Just like in every business, fashion entrepreneurs need to take note of their income and expenditure to be certain that the business is not running at a loss. Sometimes though, even if owners are being prudent in their spending and tracking the finance of the business strictly using software, the profit after a long period still doesn’t look very good.
This may be due to a lot of factors, such as a low number of clients, the high cost of materials used, or improper pricing of products.
As fashion entrepreneurs, it’s necessary to know the proper way to price products, in order not to run at a loss.
“You need to know the value of your brand before you decide on price.” – Chinelo Ikegbune
We spoke to fashion entrepreneurs on the factors that affect pricing, and how they determine the selling price of their products. Here’s what they shared with us,
Ruth Olawoyin, the creative director and founder of Ribbons And Stitches, which is a women’s clothing brand had this to say,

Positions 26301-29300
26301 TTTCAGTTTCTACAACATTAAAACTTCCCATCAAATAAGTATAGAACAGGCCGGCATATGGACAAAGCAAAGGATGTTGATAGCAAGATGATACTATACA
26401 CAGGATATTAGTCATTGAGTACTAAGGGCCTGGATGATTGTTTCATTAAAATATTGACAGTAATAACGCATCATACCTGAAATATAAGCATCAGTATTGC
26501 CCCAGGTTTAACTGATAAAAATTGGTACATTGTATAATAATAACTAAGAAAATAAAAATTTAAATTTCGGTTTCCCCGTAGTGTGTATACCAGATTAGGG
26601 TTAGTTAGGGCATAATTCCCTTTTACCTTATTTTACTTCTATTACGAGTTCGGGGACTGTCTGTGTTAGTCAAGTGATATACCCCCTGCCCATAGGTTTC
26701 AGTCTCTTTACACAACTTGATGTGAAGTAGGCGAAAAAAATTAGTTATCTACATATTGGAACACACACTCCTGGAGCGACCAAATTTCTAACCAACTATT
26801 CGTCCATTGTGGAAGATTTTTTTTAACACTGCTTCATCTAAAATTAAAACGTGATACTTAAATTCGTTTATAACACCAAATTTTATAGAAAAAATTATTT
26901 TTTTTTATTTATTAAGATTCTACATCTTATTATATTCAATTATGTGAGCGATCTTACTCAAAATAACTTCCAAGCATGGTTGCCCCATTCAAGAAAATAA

“Some of the factors that affect pricing in my fashion brand include, the direct cost of production of the items, fixed cost, variable cost and labour cost. So, I calculate the sum of my production cost and profit, to give an accurate price for my products.”
Oloyede Debby, the creative director of Magik Stitches, a ready-to-wear and bespoke fashion brand had this to share,
“In my brand, modelling is a factor that determines the selling price of my products. I also consider the cost of the fabrics, accessories and materials used.”
Here’s what we think.
Although the cost of materials, as well as profit, has to be considered before determining the selling price, other factors have to be considered also. Factors such as the labour cost, cost of fixed materials such as the atelier, machines used, and so on.
These things would help fashion entrepreneurs give a proper price to their products to avoid running at a loss.
From one of the top fashion school in Lagos, the price of an item should be the sum of the cost of production and profit. The cost of production includes the cost of materials, price for labour, as well as the overhead per item.
Using this method, the selling price of the item would cover all the daily cost of every machine, labour, material, and still have the profit included. So, fashion entrepreneurs wouldn’t need to worry about running at a loss with this method.
For more information on how to calculate the overhead per item, check here.